Machine learning technologies can help companies spot suspicious user behaviors, malicious software, and fraudulent purchases -- but even as the defensive technologies are getting better, attackers are finding ways to get around them.
Many defensive systems need to be tuned, or tune themselves, in order to appropriately respond to possible threats.
Smoke alarms that go off each time someone microwaves popcorn get replaced with less sensitive ones, or are moved farther away from the kitchen.
Old-school crowbar-and-ski mask crooks already know this.
"If there's a motion detector and I ride my bike by innocently and set off their alarm, and do that every day for a month, they'll either turn the motion detector off or recalibrate it," said Steve Grobman, Intel Security CTO at Intel. "That gives me the opportunity to break in."
When the same approach is used against machine learning systems, it's called flooding, he said.
The thing to remember is that cyberdefense isn't like, say, predicting the weather.
"If you're using AI to better track hurricanes, as your accuracy evolves, the laws of physics don't suddenly say, 'we're going to change the way water evaporates'," he said. "In cybersecurity, there's a human on the other end who has the objective to make the model fail."
With flooding, attackers increase signals, sometimes gradually, to the point where the attackers can slip in under the cover of the legitimate activity. Or a distributed denial of service attack can tie up resources.
To deal with this, companies need to look beyond just data analysis.
"We're dealing with a changing landscape, and machine learning and AI can only go so far in dealing with these issues and we'll need some human ingenuity," said Zulfikar Ramzan, CTO at RSA Security. "And it's not enough to just have a data science background -- you need an intersection of data science and domain expertise."
For now, at least, it takes human expertise to understand that the smoke detector was too close to the microwave, or that the guy riding the bike past the house every night at 2 a.m. and throwing a rock near the house to set off the alarm is someone to be wary of.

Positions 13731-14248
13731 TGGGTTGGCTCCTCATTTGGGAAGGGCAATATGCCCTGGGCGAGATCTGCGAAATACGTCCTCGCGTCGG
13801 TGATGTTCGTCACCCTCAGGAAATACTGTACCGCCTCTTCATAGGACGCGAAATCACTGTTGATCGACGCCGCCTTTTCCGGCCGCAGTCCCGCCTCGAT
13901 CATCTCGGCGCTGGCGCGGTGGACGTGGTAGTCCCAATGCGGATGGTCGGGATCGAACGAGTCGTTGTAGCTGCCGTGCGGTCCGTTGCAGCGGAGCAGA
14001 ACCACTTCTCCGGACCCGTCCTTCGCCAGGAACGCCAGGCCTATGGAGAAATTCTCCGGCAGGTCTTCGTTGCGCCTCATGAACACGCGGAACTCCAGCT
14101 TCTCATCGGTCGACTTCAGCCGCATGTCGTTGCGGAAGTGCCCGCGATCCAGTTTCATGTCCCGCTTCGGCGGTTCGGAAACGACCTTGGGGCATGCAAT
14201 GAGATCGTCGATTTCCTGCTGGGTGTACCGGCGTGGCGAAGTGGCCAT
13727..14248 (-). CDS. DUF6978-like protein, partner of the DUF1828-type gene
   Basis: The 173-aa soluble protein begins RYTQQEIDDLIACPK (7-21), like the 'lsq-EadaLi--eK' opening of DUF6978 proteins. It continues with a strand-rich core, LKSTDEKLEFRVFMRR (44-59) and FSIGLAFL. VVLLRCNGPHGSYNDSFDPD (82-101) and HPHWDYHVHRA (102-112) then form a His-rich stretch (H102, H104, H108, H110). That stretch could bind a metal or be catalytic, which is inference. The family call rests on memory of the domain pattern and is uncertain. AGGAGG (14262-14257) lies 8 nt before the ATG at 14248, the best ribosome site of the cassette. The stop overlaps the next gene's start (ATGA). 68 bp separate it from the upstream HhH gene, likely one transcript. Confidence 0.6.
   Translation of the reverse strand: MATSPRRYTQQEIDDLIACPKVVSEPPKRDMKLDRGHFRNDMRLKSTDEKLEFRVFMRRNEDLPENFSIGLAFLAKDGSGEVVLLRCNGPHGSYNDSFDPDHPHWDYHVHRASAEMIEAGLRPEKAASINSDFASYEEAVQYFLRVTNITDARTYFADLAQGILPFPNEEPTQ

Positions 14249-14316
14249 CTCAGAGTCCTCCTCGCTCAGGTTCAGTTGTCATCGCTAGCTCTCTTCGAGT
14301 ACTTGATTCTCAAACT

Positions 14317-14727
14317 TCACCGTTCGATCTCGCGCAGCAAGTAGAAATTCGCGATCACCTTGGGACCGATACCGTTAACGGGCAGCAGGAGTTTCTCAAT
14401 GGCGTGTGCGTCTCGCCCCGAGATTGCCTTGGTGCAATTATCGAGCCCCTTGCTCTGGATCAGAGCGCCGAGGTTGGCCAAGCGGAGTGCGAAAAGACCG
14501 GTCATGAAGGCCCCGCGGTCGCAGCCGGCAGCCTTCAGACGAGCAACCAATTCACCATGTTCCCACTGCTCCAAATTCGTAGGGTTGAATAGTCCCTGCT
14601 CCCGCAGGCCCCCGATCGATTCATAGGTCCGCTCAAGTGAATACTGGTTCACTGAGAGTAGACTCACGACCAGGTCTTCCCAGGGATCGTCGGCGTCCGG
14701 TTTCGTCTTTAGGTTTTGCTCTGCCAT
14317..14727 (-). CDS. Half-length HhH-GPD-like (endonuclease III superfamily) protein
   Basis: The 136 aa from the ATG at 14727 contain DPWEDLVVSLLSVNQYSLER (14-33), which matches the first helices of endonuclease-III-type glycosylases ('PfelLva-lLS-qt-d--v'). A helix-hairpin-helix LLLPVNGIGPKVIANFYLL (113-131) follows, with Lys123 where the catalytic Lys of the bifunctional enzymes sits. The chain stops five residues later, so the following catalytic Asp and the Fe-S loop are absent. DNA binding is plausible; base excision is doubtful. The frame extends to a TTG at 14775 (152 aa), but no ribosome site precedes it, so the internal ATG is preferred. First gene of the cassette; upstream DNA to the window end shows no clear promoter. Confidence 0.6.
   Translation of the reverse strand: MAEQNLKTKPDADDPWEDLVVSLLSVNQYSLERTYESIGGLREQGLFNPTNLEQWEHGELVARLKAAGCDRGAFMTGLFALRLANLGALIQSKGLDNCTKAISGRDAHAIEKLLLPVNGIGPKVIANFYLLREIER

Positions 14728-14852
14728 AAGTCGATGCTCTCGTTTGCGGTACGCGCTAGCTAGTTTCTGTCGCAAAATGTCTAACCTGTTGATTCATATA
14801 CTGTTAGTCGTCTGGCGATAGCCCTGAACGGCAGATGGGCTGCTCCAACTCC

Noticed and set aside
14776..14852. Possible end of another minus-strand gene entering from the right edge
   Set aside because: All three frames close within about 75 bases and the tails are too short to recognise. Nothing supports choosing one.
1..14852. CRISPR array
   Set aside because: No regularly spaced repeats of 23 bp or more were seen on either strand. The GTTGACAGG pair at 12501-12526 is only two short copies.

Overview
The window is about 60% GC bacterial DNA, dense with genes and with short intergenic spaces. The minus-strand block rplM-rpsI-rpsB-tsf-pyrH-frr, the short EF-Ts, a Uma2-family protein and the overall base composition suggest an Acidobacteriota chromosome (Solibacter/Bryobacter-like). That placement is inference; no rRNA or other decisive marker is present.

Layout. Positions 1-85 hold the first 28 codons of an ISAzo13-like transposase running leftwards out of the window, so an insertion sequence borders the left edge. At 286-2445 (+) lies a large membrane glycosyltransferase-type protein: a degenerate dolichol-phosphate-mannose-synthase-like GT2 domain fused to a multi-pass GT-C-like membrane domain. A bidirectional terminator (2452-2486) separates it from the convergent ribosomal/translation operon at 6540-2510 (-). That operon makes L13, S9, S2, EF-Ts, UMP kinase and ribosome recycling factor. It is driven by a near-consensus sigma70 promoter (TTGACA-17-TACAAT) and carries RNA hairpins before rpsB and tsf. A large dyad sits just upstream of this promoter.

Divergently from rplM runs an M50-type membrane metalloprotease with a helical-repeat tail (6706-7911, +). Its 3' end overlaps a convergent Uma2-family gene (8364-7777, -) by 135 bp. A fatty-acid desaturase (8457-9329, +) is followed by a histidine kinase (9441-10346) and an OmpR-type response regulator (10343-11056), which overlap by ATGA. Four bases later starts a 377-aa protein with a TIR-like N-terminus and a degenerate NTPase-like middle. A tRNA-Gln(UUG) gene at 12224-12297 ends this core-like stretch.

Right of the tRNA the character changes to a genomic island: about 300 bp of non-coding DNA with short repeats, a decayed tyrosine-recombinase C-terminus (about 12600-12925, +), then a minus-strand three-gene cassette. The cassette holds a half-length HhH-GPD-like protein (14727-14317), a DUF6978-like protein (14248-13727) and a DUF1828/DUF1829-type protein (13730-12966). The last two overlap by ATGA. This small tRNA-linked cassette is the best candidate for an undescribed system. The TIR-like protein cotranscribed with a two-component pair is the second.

In cybersecurity terms, that requires understanding how the business works, and whether particular changes in behavior make sense or might indicate suspicious behaviors.
Similarly, domain expertise can help defenders spot attempts to manipulate the data sets that are being used to train machine learning systems.
Malware writers might create a large number of legitimate applications that share the characteristics of the malicious software that they play to write. Rogue employees might adjust their behavior so that when they carry out their nefarious actions they don't get picked up as suspicious.
It's the old "garbage in, garbage out" problem, said David Molnar, IEEE member and senior researcher at Microsoft.
Security pros need to have a strategy in place for figuring out whether an attacker is attempting to trick an AI into making wrong decisions, he said. "If you did make the wrong decision based on bad data, how long would it take you to find out?"
Human judgment will play a big role here, said Elizabeth Lawler, CEO and co-founder at security firm Conjur. "There's no magic bullet here."
In particular, companies need to be careful not to set up systems, get them running, and then forget about them.
"Things drift over time," she said.
Checking up to make sure that systems get miscalibrated can be a routine and annoying job, especially if employees forget about how they work, and companies might not be able to afford multiple systems that approach problems from different directions, to check up on one another.
This is a good area in which to consider a managed security services provider, she added, one with expertise in those particular systems, and plenty of opportunities to learn the tricks that the bad guys are using to get around them.
"A managed service would be awesome for this particular domain, because you'd have a broader set of data than [from] just one institution's," she said.
Although the machine learning systems might be new, the tactics used against them are evolutions of tried-and-true methods, said Dale Meredith, author and cybersecurity trainer at Pluralsight.
"Flooding and poisoning -- that's what they did with routers and firewalls," he said.
Another old-school technique that will continue to work is social engineering, he added.
It doesn't matter how good the AI is if there's someone in headquarters who can flip a switch and turn it off.
"The users are always going to be the weakest link no matter what we put in place," he said.
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